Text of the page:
Home > History, Society > Athletes are not perfect heroes

Athletes are not perfect heroes

20120608-195155.jpgA scandal involving an athlete is a common thing in these days of media saturation and near-instant dispersal of news. This past week, some Australian athletes have been criticised for posing for a photograph whilst toting guns, with some calling for their outright removal from the Australian Olympic Team.

Other scandals involving athletes involve a variety of moral failings, from AFL stars with a weakness for drugs, cyclists involved in doping, athletes involved in scuffles outside pubs and even rape scandals involving large groups of football players. Every time one of these scandals comes to light, the result is the same – a media flurry, a loss of sponsorships, a slap on the wrist and a look of contrition in front of the cameras as the athlete in question issues what is surely deeply felt, regretful and morally convicted apology to the Australian people.

One might argue that this is necessary because these athletes are role models to millions of Australian children, who look upon them as unto the demi-gods and heroes of myth and legend. A moral failing on the part of their heroes will surely serve enable the same reprehensible behaviour in these kids. Something must be done, surely.

I think that this is unfair on the athletes, regardless of how odious or obnoxious their actions off the field may be.

Children are taught to emulate their “sporting heroes” in part because in order to reach their level of excellence, an athlete must have worked hard, conquered obstacles, made sacrifices and gone above and beyond the norm in their pursuit of glory. It takes bravery, determination, discipline and industriousness – all fine and admirable qualities that will allow the child possessing them to succeed and excel in their own lives. Sport and competition can help to develop these qualities in a person to their benefit.

The problem lies in which moral virtues sport and competition do not help to develop. Empathy, temperance, honesty, loyalty, humility, generosity, patience, respect and tolerance are decidedly neglected in the incentive structure set up by the culture of sport. Excelling in these virtues will not give you any advantage in the field and so, absent strong moral influences touting these elsewhere in an athlete’s life, they will merely be dismissed or neglected, absent of value in the chase for glory.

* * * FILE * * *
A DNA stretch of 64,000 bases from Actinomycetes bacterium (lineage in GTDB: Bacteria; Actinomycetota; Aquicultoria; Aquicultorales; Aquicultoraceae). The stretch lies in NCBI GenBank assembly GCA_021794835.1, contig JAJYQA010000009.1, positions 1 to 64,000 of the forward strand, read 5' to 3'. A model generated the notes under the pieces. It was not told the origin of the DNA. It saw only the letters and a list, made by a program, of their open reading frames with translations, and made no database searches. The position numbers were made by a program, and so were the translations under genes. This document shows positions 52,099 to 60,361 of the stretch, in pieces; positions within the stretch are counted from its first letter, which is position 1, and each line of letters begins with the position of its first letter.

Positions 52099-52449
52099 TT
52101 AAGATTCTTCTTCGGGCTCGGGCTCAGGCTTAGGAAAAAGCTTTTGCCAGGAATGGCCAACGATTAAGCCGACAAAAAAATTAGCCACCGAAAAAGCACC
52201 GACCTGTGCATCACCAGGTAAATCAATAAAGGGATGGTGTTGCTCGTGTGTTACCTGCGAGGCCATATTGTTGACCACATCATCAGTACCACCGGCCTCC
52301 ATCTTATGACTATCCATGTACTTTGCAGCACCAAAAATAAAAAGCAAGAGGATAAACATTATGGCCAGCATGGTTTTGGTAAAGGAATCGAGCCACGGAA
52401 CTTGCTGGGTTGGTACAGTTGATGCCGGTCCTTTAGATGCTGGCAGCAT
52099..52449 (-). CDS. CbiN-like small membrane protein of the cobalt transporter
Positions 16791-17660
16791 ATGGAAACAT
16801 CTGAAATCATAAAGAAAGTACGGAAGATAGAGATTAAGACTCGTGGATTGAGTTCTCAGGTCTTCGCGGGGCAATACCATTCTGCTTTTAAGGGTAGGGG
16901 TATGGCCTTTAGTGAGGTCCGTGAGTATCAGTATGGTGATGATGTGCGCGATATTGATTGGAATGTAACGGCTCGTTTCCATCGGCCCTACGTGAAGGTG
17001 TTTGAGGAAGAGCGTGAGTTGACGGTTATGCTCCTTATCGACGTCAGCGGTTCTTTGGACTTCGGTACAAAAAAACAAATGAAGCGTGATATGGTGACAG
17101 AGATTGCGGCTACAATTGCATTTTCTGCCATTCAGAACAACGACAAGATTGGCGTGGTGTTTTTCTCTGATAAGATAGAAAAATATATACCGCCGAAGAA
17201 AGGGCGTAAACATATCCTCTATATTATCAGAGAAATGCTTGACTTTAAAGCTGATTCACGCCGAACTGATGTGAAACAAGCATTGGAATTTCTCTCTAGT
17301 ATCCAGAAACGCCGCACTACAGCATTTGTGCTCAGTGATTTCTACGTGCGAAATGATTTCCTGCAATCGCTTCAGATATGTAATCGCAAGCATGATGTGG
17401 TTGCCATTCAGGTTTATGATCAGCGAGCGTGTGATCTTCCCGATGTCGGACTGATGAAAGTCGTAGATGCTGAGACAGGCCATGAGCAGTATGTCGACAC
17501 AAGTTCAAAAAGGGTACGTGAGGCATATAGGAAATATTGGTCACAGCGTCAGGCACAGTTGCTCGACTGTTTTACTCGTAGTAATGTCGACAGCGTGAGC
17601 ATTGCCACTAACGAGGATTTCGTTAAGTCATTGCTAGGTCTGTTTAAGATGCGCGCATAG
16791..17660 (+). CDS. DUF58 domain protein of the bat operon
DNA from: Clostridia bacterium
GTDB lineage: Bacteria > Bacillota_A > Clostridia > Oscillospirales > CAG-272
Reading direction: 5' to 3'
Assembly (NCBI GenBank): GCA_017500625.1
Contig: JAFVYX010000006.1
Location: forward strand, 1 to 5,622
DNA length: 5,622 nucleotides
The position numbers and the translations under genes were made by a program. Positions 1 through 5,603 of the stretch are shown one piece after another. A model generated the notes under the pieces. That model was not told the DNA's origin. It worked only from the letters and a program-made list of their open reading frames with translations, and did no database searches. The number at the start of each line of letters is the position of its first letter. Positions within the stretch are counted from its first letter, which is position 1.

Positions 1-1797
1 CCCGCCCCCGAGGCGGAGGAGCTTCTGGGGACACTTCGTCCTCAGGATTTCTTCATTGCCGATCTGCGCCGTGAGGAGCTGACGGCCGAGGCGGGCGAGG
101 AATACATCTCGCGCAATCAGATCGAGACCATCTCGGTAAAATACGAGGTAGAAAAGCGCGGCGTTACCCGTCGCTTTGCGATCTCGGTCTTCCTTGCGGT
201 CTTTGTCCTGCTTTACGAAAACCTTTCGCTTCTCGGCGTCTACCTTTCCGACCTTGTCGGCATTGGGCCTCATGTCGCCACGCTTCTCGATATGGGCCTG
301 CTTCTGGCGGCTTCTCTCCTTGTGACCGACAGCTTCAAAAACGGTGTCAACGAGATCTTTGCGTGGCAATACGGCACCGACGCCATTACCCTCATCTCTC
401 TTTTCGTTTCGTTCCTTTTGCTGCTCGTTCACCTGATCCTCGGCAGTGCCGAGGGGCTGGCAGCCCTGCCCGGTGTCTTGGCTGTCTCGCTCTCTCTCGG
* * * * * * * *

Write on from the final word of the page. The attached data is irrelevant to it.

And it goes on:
To be sure, the latter are all civilising virtues, utterly necessary in every individual for the smooth functioning of a modern society, but useless in a society that values strength, in one form or another, over peace. The alternative to having these virtues is the kind of dog-eat-dog mayhem, poverty and violence you might have seen in Dark Age Europe or pre-war Berlin.

Why then, do people become so indignant when the occasional athlete says or does something offensive, ignorant, violent or self-destructive? Do the civilising virtues become conflated with the competitive virtues in the form of some kind of idealised hero in people’s minds? Are athletes not allowed human moral failings?

The fact is that we expect far too much from athletes. When you are only rewarded for winning, it’s bound to hone your behaviour toward that direction.

Take your average football star. He has likely played football his whole life and been among the most talented boys in every team he was a part of. Perhaps he was always especially big, strong or quick for his age while growing up.

When he reached his teenage years, his talents were recognised by his peers, by his coaches and teachers. His ability led to his being admired and popular while under the auspices of his parents.

Recruited out of high school, his life out of home became about football. He lived, trained and played with other talented athletes with a very similar story. When he succeeds at making the big time, he is suddenly rich, famous and the subject of fawning and adulation.

To expect any behaviour from him but that of an entitled teenage boy is unreasonable. After all, apart from football, he has never had a full time job or dealt with other adults as anything but a celebrity. Yes, he has earned his place on the team through grit and determined effort, but he has lived a sheltered life and hasn’t earned anything else by normal means. Is it any wonder then, that he might get up to mischief or violate the rules of normal, accepted behaviour?

I’m not saying that athletes (or artists, singers and actors, for that matter) shouldn’t be heroes, but I am saying that they should not be the only heroes, especially for children. Perhaps this is something we should teach them – that human beings make mistakes, that nobody, not even heroes are perfect, that we all have our failings.

Alas, that sort of cultural change is impossible without a great concerted effort. Perhaps we can make an effort instead, to glorify other kinds of heroes to children, heroes who can fill those moral gaps that sporting heroes cannot (and should not). Scientists, philosophers, political activists, writers, charity workers, philanthropists and so forth may not get the attention the sports stars get, though maybe they should.

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